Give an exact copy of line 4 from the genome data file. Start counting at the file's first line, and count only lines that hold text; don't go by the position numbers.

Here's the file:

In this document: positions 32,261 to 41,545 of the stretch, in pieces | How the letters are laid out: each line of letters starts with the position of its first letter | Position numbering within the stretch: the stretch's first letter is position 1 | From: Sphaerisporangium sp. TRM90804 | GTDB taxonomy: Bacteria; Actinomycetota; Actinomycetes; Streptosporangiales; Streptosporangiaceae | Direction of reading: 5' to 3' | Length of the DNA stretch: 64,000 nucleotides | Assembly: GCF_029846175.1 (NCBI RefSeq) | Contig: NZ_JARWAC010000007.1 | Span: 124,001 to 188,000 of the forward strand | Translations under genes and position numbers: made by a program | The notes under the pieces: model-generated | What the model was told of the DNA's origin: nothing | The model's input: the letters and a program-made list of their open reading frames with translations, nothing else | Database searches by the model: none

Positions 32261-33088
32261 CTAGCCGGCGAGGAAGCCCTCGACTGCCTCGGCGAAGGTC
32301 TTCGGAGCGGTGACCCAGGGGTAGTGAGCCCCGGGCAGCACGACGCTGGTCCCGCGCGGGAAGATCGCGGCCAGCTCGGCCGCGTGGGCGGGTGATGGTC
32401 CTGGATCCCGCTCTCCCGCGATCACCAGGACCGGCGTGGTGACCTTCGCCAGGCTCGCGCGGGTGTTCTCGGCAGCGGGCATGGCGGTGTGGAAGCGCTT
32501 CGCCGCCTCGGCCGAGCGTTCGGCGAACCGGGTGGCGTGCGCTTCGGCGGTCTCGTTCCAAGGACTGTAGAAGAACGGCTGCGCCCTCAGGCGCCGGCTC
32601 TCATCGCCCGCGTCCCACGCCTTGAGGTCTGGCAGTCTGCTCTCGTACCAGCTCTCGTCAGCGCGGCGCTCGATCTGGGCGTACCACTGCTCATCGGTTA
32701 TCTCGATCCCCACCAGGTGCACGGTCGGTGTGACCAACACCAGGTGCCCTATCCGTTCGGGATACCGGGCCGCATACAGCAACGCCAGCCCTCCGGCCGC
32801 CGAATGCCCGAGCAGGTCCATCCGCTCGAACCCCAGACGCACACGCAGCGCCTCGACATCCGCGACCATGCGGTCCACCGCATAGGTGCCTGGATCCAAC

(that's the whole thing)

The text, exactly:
32301 TTCGGAGCGGTGACCCAGGGGTAGTGAGCCCCGGGCAGCACGACGCTGGTCCCGCGCGGGAAGATCGCGGCCAGCTCGGCCGCGTGGGCGGGTGATGGTC